Writing to Live


Nigerian author Ben Okri reflected on his prize-winning novel, The Famished Road (1991), in the Guardian, saying that he wrote it to find reasons to live. The book, he writes, drew heavily from strange stories his mother told him and his father’s intrinsically African philosophies:

The novel was drawn from a half-glimpsed world, and it was fading fast from reality. In that sense the novel is a sort of elegy. Not the things we saw, but the things in between—the myths in between, the tone in between—were the key to its mysteries.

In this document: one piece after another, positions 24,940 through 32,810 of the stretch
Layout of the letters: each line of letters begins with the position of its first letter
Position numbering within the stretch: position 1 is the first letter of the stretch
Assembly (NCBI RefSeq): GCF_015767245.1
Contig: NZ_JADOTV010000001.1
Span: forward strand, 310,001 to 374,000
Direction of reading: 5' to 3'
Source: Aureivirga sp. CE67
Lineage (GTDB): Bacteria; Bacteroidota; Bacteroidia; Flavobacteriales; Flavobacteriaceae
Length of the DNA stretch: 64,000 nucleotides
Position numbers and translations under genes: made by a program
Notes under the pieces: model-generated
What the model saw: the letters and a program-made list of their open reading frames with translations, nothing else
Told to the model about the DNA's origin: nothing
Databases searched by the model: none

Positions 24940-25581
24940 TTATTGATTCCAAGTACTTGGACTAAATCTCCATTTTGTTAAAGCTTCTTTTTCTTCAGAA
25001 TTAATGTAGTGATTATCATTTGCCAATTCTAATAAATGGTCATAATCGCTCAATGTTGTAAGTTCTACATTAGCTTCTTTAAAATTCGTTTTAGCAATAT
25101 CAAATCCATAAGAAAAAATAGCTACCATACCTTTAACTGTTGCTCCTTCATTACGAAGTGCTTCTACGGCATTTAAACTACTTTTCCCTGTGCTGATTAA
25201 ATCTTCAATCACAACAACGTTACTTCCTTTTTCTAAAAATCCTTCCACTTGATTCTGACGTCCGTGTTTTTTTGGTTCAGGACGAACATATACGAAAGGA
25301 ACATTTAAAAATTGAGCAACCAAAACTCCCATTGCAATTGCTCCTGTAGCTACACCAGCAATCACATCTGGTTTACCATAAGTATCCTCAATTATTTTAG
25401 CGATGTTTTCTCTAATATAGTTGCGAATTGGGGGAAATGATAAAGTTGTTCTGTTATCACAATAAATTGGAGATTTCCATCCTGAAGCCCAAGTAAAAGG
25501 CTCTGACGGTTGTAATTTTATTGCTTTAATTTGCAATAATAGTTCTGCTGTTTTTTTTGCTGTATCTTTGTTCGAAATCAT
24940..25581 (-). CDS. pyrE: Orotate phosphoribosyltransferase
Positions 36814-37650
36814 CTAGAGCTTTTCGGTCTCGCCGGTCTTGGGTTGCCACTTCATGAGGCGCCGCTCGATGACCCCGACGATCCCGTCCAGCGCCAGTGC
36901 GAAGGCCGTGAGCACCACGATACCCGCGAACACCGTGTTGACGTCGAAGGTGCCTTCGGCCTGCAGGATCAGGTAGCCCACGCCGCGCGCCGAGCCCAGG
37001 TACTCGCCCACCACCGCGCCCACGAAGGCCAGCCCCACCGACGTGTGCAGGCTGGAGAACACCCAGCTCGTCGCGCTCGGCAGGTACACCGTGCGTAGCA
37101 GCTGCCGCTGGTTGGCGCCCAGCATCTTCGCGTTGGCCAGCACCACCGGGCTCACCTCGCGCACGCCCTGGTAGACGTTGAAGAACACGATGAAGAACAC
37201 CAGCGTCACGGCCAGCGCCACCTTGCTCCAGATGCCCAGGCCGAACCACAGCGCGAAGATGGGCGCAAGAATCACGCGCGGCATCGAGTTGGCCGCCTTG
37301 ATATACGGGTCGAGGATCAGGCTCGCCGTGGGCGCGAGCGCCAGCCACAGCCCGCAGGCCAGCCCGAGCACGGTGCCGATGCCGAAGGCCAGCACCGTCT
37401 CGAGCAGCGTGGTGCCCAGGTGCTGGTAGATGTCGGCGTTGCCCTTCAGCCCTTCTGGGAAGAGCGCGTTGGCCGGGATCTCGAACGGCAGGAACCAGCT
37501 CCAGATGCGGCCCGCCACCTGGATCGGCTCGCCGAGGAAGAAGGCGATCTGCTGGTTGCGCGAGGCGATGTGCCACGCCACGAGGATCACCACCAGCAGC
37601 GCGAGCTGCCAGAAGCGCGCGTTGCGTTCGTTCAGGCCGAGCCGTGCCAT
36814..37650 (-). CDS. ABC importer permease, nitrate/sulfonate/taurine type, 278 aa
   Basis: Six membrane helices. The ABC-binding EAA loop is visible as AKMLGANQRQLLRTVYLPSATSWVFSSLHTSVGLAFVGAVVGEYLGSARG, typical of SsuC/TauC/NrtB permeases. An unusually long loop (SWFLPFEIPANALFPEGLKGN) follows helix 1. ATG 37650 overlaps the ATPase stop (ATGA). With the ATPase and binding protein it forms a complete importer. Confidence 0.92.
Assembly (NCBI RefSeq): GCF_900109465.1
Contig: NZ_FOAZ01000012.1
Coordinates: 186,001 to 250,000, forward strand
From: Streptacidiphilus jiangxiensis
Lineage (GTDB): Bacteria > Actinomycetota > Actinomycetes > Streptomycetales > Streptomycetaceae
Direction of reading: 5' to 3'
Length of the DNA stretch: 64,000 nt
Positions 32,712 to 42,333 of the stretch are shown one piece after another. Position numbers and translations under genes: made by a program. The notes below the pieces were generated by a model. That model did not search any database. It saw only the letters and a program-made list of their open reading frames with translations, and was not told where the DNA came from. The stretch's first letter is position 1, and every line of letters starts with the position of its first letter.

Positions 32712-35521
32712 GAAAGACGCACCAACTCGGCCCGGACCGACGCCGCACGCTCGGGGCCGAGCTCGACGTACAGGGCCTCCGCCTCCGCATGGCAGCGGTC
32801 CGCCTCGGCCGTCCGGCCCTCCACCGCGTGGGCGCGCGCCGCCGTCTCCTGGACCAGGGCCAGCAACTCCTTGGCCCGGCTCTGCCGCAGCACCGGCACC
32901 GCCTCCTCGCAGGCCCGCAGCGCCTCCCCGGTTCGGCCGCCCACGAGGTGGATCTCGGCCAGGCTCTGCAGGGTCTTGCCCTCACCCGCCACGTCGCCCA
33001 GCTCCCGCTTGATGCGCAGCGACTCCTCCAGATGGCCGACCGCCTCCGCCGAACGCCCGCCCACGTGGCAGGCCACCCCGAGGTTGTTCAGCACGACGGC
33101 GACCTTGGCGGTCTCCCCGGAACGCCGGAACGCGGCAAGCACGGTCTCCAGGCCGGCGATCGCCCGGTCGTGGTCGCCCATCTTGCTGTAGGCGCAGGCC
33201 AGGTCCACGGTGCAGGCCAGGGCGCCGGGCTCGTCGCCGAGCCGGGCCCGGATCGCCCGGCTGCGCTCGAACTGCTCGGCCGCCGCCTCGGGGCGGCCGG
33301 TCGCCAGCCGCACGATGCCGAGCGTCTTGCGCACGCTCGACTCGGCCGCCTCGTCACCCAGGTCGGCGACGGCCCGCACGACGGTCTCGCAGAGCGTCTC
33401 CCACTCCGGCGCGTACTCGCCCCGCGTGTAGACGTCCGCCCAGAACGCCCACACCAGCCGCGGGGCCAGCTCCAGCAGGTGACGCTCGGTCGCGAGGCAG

Kelly Lynn Thomas reads, writes, and sometimes sews in Pittsburgh, PA. Her creative work has appeared in Sou’wester, Thin Air Magazine, Heavy Feather Review, metazen, and others, and she received her MFA in Creative Writing from Chatham University. She is hopelessly obsessed with Star Wars and can always be found with a large mug of tea. She also runs the very small Wild Age Press. Read more at kellylynnthomas.com. More from this author →